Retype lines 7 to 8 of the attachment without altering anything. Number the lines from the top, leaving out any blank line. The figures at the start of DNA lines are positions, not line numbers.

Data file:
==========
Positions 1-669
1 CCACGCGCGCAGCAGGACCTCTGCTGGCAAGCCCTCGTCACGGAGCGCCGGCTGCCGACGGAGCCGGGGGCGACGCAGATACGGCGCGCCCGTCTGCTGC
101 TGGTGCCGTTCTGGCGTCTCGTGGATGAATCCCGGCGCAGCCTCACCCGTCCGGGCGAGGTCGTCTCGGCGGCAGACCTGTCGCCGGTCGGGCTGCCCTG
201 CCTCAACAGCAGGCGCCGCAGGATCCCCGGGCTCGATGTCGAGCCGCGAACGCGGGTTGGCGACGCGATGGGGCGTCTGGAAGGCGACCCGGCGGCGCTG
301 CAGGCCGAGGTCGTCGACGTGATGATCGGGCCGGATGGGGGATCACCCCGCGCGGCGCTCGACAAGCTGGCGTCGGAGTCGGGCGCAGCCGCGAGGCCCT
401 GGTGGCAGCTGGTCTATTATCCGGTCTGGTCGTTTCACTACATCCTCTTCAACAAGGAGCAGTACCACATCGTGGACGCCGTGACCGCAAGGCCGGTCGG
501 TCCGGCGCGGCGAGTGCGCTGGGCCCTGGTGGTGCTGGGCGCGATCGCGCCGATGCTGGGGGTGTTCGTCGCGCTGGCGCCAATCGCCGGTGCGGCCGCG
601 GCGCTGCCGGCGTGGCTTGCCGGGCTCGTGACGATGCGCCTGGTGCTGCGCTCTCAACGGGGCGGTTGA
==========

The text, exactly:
501 TCCGGCGCGGCGAGTGCGCTGGGCCCTGGTGGTGCTGGGCGCGATCGCGCCGATGCTGGGGGTGTTCGTCGCGCTGGCGCCAATCGCCGGTGCGGCCGCG
601 GCGCTGCCGGCGTGGCTTGCCGGGCTCGTGACGATGCGCCTGGTGCTGCGCTCTCAACGGGGCGGTTGA